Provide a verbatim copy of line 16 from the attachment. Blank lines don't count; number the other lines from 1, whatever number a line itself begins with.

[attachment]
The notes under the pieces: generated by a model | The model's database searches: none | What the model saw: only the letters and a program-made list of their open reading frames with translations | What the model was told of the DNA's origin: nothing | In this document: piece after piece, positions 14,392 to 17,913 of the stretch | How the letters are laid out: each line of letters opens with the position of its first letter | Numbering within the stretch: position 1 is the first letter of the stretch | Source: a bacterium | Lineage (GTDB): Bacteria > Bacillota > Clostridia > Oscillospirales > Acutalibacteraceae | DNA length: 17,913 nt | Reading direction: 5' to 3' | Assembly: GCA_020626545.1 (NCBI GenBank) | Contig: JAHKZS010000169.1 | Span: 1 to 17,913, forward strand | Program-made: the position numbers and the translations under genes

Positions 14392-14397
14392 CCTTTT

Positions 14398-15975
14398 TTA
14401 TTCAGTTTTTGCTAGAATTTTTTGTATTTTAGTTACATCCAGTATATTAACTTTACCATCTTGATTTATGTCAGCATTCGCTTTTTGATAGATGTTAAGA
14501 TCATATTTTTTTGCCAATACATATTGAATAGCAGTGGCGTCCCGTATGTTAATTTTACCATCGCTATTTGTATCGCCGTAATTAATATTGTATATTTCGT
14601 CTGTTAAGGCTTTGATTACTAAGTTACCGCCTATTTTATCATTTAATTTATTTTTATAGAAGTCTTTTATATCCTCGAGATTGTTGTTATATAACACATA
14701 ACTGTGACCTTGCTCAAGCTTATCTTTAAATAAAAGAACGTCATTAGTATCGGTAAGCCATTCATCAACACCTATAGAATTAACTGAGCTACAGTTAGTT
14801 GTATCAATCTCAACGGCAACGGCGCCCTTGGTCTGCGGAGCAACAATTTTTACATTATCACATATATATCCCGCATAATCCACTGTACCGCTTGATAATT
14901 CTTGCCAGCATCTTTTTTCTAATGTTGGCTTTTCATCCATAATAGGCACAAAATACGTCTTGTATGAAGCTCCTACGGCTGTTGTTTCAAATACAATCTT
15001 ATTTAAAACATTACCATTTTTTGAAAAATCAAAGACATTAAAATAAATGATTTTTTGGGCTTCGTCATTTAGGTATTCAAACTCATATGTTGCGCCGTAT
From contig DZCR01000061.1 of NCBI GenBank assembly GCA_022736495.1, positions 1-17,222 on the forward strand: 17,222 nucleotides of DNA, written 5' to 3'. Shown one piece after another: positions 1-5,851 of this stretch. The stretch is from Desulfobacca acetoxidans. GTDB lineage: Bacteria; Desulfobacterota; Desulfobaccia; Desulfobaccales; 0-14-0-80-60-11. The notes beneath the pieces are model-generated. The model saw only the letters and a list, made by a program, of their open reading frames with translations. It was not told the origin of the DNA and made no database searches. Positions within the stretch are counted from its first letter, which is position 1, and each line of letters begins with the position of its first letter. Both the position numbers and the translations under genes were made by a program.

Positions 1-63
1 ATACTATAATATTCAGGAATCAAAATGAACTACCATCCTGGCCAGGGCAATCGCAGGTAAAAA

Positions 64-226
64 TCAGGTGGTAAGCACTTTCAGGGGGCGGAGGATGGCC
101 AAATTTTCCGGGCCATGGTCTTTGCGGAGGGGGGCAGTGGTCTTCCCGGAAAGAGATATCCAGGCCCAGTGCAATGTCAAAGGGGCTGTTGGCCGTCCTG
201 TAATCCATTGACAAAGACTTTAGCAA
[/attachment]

Positions 64-226